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Quite the contrary Russell - our group is far from negative and backward looking. Simply because we are “against” this current initiative does not make our statements negative - rather we see a different path to achieving the same goal. If the roles were reversed, your objection to the proposed initiative might seem negative as well.
I would argue that we are taking a more pragmatic approach to this issue - preserving the neighborhood school that all hold so dear and not jumping on a plan that not only destroys that ideal (and the argument that we will have a middle school there does not justify it in my mind) but puts a new tax burden on this community. We say no, and we say that we can still achieve what we want by other means.
Ken - it looks like we shared the same experiences growing up as I was a Gwinnett County kid (Brookwood High) who watched the area go from farmland to sprawl overnight. I agree that we need to avoid what was done there at all costs - we moved here from downtown Atlanta 5 years ago and are not looking back.
I think this is a discussion that has proponents on both sides, and both sides can present a credible argument. I appreciate the respectful tone taken here and look forward to a lively debate gong forward!
Ken - I am going to politely disagree in that this issue does boil down to a new high school. I think we can all agree that we are seeing issues around overcrowding, and we are all trying to peer into the crystal ball to see where the numbers will be in the near future. There are a number of options out there to help alleviate the issues (retrofit existing buildings, build a new elementary school) and the new high school options has emerged as the top choice of those moving this forward. There is a large contingent of residents that believe - as I do - that the high school and its location are a top priority for this town, and that we do have other options to consider instead of moving it.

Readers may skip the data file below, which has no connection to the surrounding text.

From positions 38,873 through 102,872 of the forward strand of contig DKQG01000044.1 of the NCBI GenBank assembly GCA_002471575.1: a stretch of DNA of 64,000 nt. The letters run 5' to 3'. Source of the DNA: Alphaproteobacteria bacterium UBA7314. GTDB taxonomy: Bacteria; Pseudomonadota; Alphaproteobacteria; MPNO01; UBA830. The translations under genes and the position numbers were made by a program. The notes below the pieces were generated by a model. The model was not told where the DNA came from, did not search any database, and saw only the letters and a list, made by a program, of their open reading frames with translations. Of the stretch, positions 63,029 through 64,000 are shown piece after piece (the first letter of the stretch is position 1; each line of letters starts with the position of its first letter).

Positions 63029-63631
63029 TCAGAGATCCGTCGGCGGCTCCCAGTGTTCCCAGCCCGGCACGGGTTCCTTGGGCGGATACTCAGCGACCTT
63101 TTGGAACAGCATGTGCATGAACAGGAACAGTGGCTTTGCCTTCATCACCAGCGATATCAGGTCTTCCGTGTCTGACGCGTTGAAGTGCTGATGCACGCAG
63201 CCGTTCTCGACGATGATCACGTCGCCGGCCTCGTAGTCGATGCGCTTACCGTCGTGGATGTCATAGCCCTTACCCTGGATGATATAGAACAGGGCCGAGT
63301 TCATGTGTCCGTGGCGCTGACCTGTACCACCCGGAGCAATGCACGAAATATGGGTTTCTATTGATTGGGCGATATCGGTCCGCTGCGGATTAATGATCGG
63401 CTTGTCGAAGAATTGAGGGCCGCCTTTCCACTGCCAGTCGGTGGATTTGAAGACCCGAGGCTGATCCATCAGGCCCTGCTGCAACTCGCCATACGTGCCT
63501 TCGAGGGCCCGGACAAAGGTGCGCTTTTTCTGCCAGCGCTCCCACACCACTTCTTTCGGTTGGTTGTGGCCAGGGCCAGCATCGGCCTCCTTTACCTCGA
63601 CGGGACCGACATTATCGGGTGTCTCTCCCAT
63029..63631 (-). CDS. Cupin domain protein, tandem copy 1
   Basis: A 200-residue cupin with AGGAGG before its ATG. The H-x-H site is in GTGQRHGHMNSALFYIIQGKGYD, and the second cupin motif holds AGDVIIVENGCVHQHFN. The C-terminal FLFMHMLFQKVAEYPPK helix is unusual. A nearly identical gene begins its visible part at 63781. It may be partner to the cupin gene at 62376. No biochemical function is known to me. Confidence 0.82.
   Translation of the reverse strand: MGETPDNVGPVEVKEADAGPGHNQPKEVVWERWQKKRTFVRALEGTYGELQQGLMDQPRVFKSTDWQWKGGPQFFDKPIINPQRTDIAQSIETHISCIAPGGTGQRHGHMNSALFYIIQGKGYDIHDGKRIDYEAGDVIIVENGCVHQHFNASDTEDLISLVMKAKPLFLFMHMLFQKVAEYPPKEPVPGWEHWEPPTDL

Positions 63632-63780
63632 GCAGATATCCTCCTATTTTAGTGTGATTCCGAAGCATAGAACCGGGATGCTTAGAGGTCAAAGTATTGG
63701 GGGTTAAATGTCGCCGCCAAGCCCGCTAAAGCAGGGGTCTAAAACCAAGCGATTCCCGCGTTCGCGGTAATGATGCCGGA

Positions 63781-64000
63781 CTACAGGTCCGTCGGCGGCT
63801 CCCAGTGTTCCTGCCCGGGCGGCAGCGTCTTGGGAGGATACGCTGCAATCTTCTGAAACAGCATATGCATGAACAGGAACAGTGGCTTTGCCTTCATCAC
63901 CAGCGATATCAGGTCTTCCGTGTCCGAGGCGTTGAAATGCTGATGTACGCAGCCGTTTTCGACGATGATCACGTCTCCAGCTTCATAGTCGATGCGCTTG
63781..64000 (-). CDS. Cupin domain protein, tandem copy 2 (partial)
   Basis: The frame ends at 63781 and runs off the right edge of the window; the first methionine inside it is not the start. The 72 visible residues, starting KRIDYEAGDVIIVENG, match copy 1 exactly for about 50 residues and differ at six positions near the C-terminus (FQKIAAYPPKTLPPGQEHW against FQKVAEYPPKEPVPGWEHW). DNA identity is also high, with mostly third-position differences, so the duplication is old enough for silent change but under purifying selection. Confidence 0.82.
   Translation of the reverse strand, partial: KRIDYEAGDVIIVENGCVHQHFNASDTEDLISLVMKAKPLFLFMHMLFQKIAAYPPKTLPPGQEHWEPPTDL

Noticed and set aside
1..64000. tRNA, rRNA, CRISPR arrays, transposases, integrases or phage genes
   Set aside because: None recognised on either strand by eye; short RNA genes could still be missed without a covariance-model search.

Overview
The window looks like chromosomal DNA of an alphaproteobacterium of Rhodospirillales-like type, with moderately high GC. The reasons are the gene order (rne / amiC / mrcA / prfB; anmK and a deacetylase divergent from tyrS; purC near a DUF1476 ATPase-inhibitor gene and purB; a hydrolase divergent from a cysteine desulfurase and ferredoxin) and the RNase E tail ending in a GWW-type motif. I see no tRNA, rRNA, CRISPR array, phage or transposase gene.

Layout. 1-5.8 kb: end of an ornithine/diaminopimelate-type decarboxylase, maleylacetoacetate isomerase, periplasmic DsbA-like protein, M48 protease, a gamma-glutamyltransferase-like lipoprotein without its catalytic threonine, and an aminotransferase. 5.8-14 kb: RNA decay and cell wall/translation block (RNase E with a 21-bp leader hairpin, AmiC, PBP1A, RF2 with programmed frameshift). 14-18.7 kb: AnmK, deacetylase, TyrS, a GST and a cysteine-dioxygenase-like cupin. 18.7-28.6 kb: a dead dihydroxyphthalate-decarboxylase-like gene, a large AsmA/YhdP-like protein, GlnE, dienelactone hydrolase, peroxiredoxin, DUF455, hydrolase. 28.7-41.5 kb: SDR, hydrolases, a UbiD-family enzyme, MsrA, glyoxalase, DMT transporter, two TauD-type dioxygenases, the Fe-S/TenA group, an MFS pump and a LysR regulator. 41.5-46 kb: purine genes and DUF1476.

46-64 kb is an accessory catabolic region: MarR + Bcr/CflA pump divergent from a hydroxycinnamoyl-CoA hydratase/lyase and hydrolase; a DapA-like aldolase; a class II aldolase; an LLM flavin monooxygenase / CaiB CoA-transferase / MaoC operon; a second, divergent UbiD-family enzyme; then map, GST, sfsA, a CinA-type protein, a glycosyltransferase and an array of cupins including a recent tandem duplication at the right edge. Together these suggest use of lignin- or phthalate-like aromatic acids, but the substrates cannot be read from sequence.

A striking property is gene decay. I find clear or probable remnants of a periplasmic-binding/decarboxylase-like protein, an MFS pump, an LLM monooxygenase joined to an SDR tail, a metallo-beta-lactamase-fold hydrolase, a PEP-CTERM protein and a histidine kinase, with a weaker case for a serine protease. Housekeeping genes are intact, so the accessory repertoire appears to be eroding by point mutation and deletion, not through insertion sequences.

I also think that the apparent lack of involvement on the issue has alot to do with timing - this was brought up right before summer break and a large number of folks are not here to really engage. With the new school year coming up quickly, there will be alot more involvement from parents who will be affected by this decision.
And one of the most interesting comments on these threads was from Charles Brewer, the founder of Mindspring and previously of Green Street Properties in Atlanta. His urbanist development approach created a number of great developments in Atlanta, focusing on existing, walkable urban centers while much of Atlanta was trying to push everything to the suburbs. I want to repost his comments because I think it really sums up the feelings of those of us want to continue exploring other options:
"The recommendation to move the high school out is the kind of thing one might have expected to see in the dark ages of urban planning of the 60’s or 70’s. It is very surprising to see today, when the overwhelming importance and benefits for towns of having walkable centers that include important assets like the high school are much better understood and appreciated. From my recent visit I would say that the high school is perhaps the most important single institution for life in the town. Yet this overwhelming important factor seems to have been barely considered in the recommendation. I find this nothing short of amazing.
Moving the high school outside of town would be a disaster regardless of how many playing fields, parking lots, or other amenities might be included on the remote site. It would be a huge step towards making Steamboat just another generic have-to-drive-everywhere-all-the-time-to-do-anything part of Suburban USA. Steamboat deserves better.”